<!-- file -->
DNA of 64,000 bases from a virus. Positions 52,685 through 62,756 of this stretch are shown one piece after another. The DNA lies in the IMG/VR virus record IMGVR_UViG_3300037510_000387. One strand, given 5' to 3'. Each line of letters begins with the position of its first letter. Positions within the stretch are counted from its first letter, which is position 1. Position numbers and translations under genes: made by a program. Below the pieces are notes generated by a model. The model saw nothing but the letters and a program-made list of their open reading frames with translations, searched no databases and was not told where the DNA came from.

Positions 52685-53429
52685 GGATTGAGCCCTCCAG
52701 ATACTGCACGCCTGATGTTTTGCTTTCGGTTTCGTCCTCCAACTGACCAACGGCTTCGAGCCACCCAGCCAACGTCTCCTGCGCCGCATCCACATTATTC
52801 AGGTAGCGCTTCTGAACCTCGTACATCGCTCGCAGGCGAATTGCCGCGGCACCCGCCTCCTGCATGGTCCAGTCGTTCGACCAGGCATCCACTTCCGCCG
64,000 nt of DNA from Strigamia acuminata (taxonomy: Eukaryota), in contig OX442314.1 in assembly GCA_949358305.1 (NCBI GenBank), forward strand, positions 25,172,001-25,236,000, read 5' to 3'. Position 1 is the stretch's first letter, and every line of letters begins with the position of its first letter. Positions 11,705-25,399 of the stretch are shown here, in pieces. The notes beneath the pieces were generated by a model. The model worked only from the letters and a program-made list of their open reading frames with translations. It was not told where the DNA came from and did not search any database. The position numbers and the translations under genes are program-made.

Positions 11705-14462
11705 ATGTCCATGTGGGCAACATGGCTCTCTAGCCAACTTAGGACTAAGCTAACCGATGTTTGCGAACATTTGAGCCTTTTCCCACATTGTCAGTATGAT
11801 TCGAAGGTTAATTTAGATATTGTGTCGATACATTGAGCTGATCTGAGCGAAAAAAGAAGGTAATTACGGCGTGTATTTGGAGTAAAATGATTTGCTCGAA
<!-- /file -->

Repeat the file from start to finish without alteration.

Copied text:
DNA of 64,000 bases from a virus. Positions 52,685 through 62,756 of this stretch are shown one piece after another. The DNA lies in the IMG/VR virus record IMGVR_UViG_3300037510_000387. One strand, given 5' to 3'. Each line of letters begins with the position of its first letter. Positions within the stretch are counted from its first letter, which is position 1. Position numbers and translations under genes: made by a program. Below the pieces are notes generated by a model. The model saw nothing but the letters and a program-made list of their open reading frames with translations, searched no databases and was not told where the DNA came from.

Positions 52685-53429
52685 GGATTGAGCCCTCCAG
52701 ATACTGCACGCCTGATGTTTTGCTTTCGGTTTCGTCCTCCAACTGACCAACGGCTTCGAGCCACCCAGCCAACGTCTCCTGCGCCGCATCCACATTATTC
52801 AGGTAGCGCTTCTGAACCTCGTACATCGCTCGCAGGCGAATTGCCGCGGCACCCGCCTCCTGCATGGTCCAGTCGTTCGACCAGGCATCCACTTCCGCCG
64,000 nt of DNA from Strigamia acuminata (taxonomy: Eukaryota), in contig OX442314.1 in assembly GCA_949358305.1 (NCBI GenBank), forward strand, positions 25,172,001-25,236,000, read 5' to 3'. Position 1 is the stretch's first letter, and every line of letters begins with the position of its first letter. Positions 11,705-25,399 of the stretch are shown here, in pieces. The notes beneath the pieces were generated by a model. The model worked only from the letters and a program-made list of their open reading frames with translations. It was not told where the DNA came from and did not search any database. The position numbers and the translations under genes are program-made.

Positions 11705-14462
11705 ATGTCCATGTGGGCAACATGGCTCTCTAGCCAACTTAGGACTAAGCTAACCGATGTTTGCGAACATTTGAGCCTTTTCCCACATTGTCAGTATGAT
11801 TCGAAGGTTAATTTAGATATTGTGTCGATACATTGAGCTGATCTGAGCGAAAAAAGAAGGTAATTACGGCGTGTATTTGGAGTAAAATGATTTGCTCGAA